This week, the C.D.C. acknowledged what scientists have been saying for months: The risk of catching the coronavirus from surfaces is low.
Times are tough now, but the end is in sight. If we hunker down, keep our families safe during the holidays and monitor our health at home, life will get better in the spring. Here’s how to get through it.
New research shows adding a filter and improving the fit makes a cloth mask work even better.
With coronavirus cases raging across the U.S., holiday food shopping just got more complicated. We asked the experts for advice.
The measures taken to protect Mike Pence, Kamala Harris and others will not prevent airborne transmission, the greatest threat in this setting.
The new guidance, published only on Friday, had acknowledged that fine particles floating in air may spread the virus.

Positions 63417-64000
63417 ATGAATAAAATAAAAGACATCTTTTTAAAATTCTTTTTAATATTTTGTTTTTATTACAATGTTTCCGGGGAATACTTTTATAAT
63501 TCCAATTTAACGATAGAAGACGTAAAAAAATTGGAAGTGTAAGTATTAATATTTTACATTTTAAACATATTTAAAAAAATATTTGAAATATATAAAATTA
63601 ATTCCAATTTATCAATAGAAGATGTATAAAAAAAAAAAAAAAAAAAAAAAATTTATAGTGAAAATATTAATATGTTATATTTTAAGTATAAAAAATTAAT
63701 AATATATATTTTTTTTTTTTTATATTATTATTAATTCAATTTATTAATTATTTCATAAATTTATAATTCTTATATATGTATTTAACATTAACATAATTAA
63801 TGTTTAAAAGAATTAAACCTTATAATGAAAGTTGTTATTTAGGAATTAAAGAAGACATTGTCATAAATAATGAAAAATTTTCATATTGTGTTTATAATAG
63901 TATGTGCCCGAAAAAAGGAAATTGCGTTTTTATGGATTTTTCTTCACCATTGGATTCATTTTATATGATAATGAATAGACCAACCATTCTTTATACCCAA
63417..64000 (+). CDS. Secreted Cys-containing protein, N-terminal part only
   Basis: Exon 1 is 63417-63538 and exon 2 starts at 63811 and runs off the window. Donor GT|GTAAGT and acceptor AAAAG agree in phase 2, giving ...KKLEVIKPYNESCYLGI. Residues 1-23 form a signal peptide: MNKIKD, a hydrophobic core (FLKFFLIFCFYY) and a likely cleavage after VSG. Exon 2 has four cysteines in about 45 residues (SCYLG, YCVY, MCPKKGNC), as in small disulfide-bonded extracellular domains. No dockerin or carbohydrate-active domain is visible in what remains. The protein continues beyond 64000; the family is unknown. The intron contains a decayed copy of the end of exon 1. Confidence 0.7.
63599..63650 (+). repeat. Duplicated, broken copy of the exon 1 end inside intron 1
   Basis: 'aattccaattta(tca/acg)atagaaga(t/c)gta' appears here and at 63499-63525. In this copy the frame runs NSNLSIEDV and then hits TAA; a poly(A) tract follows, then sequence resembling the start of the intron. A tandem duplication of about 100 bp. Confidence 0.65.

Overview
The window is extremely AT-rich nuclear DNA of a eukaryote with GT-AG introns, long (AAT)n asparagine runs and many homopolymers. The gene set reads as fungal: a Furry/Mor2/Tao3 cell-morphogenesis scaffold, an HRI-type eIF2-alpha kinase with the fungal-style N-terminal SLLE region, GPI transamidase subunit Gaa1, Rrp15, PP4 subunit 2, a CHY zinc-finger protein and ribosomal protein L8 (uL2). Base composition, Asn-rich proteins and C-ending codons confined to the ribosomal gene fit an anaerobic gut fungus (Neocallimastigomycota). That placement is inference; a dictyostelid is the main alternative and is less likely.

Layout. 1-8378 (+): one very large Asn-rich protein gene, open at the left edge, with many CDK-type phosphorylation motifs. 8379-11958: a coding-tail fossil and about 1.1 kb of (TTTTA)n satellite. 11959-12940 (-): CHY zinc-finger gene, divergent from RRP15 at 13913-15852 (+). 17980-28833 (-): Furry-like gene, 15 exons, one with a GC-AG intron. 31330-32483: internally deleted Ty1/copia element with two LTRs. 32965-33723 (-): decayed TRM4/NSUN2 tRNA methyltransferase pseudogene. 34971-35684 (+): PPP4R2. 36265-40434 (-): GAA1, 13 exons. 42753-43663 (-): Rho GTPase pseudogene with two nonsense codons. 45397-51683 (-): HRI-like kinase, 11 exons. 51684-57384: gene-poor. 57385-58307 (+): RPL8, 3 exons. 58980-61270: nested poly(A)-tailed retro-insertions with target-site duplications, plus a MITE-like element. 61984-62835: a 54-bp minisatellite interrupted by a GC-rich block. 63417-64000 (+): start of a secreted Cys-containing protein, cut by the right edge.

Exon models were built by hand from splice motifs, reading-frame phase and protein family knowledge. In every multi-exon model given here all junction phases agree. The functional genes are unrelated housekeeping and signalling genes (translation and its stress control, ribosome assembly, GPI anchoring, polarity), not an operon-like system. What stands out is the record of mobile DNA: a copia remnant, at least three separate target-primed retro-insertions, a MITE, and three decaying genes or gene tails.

Airborne virus plays a significant role in community transmission, many experts believe. A new study fills in the missing piece: Floating virus can infect cells.
New studies in Europe and Asia suggest that riding public transportation is not a major source of transmission for the coronavirus.
The agency also explained more directly that people without symptoms may spread the virus. The acknowledgments should have come sooner, some experts said.
The World Health Organization plans to update its advice after hundreds of experts urged the agency to reconsider the risk of aerosol transmission.
How to protect yourself from a virus that may be floating indoors? Better ventilation, for starters. And keep wearing those masks.